Toll technology war hots up

January 8, 2006

Toll technology Companies supporting CEN 278 technology form an association NHAI to call for consultants to help implementation of project.

The battle for controlling the technology standard for electronic toll collection systems on Indian highways appears to be hotting up. With Austrian company Efkon pitching for ISO CALM infrared technology standard for NHAI’s electronic toll collection (ETC) project, other players in the space, supporting the CEN 278 standard, have upped the ante and formed an association, called the Association of Toll and Traffic System Integrators of India (ATTSII).


The ATTSII President, Mr Sachin Bhatia, also happens to be the Country Director of Kapsch Metro JV. Kapsch TraffiCOM is an Austrian company that has supplied ETC equipment in Austria, Australia, Chile, Denmark, France, Germany, Spain, Sweden and South Africa.

“The association’s mandate includes ensuring interoperability amongst ETC systems in the country and adoption of CEN 278 microwave standards in all national and State highways,” Mr Bhatia said, adding that they would look into the common issues of road operators.

While Kapsch, GEA, IBI, Q-Free, CS Route and Elkosta have become members of the association, IRD is in the process of joining up. Listing out the factors that call for adoption of CEN 278 standard, he said: “The entire ISO CALM standard is not yet developed. There is a single vendor source for ISO CALM infrared equipment, unlike in CEN 278, where there are several vendors.”

He also suggested that CEN would be much more economical than ISO CALM. Giving an analogy of the GSM-CDMA telecom standards he said: “Wouldn’t any phone that is developed which supports both GSM and CDMA standards be more expensive than one supporting only GSM or CDMA?” Moreover, ATTSII alleges that the CALM infrared-based projects have run into trouble in Germany and Taiwan.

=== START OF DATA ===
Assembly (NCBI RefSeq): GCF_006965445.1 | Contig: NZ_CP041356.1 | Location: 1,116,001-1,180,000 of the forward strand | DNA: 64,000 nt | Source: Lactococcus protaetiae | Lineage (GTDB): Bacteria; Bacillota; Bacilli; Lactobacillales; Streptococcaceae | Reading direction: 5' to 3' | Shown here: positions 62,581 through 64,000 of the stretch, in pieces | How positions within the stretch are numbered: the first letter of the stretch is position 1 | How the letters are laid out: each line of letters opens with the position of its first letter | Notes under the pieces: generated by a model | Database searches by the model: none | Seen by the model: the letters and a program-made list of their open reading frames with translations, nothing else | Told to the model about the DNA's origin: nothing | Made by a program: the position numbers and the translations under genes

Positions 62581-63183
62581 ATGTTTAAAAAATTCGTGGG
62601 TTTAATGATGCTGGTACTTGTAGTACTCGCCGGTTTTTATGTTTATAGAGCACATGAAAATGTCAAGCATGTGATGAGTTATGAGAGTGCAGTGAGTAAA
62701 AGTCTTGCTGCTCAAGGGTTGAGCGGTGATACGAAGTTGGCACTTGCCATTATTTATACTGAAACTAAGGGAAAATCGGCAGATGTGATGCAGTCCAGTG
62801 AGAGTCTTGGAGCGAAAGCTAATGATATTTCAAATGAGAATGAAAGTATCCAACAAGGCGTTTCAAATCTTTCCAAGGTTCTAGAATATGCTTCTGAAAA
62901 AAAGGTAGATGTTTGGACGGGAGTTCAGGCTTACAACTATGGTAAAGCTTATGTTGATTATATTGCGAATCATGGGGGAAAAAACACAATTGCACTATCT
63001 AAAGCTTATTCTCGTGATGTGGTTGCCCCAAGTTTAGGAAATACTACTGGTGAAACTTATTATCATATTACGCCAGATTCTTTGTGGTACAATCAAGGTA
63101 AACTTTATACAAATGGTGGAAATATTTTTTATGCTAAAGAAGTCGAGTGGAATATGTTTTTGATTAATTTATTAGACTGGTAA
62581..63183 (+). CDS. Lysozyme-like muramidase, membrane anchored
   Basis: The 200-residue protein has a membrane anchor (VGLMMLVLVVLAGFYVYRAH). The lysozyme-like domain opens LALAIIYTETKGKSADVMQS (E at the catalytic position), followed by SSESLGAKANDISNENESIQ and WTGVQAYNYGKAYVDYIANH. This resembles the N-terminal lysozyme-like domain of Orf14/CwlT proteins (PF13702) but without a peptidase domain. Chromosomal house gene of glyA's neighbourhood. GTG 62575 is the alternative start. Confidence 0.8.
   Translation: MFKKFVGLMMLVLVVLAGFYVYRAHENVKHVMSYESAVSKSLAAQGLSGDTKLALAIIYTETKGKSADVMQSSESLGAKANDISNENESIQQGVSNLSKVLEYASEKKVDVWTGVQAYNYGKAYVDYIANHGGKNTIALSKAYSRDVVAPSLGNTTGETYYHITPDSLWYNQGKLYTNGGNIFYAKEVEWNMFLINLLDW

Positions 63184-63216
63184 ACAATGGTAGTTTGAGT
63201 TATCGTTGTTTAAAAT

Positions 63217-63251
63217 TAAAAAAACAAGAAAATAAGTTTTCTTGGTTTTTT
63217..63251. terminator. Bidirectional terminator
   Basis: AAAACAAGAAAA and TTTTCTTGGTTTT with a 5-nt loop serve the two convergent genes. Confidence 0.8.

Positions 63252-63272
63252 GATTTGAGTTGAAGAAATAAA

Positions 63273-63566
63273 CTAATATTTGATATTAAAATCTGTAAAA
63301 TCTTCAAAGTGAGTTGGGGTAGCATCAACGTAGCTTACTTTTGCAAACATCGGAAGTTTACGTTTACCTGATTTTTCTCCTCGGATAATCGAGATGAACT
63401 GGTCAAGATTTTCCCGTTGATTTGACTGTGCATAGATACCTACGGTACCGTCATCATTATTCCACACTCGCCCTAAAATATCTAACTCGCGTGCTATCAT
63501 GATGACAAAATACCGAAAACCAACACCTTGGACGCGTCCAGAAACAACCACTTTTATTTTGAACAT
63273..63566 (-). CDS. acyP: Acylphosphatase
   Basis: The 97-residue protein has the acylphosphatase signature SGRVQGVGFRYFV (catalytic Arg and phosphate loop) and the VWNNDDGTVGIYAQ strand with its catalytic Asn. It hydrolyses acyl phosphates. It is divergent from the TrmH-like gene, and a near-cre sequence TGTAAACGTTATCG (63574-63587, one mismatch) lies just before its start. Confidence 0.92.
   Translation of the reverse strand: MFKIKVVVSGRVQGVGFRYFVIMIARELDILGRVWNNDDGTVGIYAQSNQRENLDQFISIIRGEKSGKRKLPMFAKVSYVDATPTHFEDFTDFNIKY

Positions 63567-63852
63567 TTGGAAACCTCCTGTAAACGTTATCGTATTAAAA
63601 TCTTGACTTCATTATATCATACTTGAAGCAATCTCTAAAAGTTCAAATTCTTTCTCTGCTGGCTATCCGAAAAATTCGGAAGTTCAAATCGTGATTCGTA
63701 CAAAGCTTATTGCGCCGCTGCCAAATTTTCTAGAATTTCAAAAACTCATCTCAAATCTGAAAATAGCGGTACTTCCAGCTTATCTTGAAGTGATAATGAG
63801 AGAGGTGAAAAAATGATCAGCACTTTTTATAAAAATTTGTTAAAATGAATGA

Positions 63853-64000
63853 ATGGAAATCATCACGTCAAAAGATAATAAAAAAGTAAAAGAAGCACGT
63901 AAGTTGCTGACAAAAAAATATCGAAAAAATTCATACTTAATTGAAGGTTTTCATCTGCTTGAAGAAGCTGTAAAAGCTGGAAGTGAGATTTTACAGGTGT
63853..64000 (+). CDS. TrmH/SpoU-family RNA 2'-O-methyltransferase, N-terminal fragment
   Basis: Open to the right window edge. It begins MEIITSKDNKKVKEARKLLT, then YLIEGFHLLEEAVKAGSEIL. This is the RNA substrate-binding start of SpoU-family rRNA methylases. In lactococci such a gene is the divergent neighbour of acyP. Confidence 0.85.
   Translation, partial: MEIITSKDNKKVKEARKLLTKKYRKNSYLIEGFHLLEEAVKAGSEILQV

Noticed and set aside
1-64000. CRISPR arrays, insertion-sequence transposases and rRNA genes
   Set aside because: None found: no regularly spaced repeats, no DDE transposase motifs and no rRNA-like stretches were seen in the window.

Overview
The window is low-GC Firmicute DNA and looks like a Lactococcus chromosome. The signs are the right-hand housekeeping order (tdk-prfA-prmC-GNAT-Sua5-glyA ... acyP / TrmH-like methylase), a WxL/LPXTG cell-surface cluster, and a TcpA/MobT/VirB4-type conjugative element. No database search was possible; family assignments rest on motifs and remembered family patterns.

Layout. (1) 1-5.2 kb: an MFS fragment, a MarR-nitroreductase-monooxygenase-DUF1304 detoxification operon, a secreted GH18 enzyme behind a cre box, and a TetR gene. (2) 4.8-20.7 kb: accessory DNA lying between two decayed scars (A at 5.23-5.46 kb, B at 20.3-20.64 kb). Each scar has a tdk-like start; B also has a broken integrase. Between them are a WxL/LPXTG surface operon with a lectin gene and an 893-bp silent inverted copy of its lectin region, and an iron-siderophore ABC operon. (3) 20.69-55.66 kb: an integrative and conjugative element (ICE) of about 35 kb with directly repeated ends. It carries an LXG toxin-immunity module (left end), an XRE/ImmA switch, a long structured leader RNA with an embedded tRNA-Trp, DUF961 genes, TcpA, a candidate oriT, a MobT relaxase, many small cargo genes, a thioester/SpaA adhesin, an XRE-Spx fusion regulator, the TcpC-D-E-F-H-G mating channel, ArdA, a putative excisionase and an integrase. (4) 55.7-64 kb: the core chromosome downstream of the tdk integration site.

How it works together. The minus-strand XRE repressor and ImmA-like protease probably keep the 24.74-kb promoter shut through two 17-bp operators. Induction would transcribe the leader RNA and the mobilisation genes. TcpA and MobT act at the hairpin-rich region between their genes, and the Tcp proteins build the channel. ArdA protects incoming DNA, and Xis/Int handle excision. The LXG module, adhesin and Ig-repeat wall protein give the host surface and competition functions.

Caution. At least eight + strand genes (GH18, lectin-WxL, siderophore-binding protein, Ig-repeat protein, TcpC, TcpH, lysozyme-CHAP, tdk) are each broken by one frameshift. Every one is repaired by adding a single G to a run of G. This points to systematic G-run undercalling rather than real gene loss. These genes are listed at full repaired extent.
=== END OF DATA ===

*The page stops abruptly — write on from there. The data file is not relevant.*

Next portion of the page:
At a time when India is starting to put in place the ETC technology, it should adopt the most advanced technology that allows for wider applications and faster data transfer speed, said Mr Pushkar Kulkarni, CEO, Efkon Group India. Adoption of ISO CALM allows for upgrades in the future.
“To ensure interoperability, just adoption of CEN 278 standard is not enough. We require agreements across road operators as well,” Mr Kulkarni said, adding that ISO CALM has been adopted in Germany, Taiwan, Malaysia and South Korea. He added that even if four equipment vendors in the CALM infrared standard had been in a joint venture or had a technology transfer tie-up with Efkon earlier, as on date, they are independent companies and can compete with Efkon.


Meanwhile, National Highways Authority of India (NHAI) has decided to invite a consultant that would help it implement the toll automation project in the best possible manner, according to sources. Giving the road operator perspective, Mr Manoj Dave, Head (O&M)-Roads, L&T, said: “This is an extremely difficult choice. While CEN 278 is well used in Europe, CALM is being set up as a standard.”

“Rather than going for ETC, the priority now is to have other basic tolling technologies that would address the problem of revenue leakages at tolling booths,” Mr Dave said, adding that the country can now opt for adopting smart card system only.

“We can wait for a few years for our standards body to tell us what should be adopted,” he said. The tussle started when NHAI recently floated a tender to undertake a ETC project. It invited bids for ETC based on 5.8 Giga Hertz Microwave DSRC (Dedicated Short Range Communication) complying with CEN/TC-278.
Following this, companies supporting ISO CALM wrote to NHAI asking it to adopt the CALM standard for its project.

Share your comments here: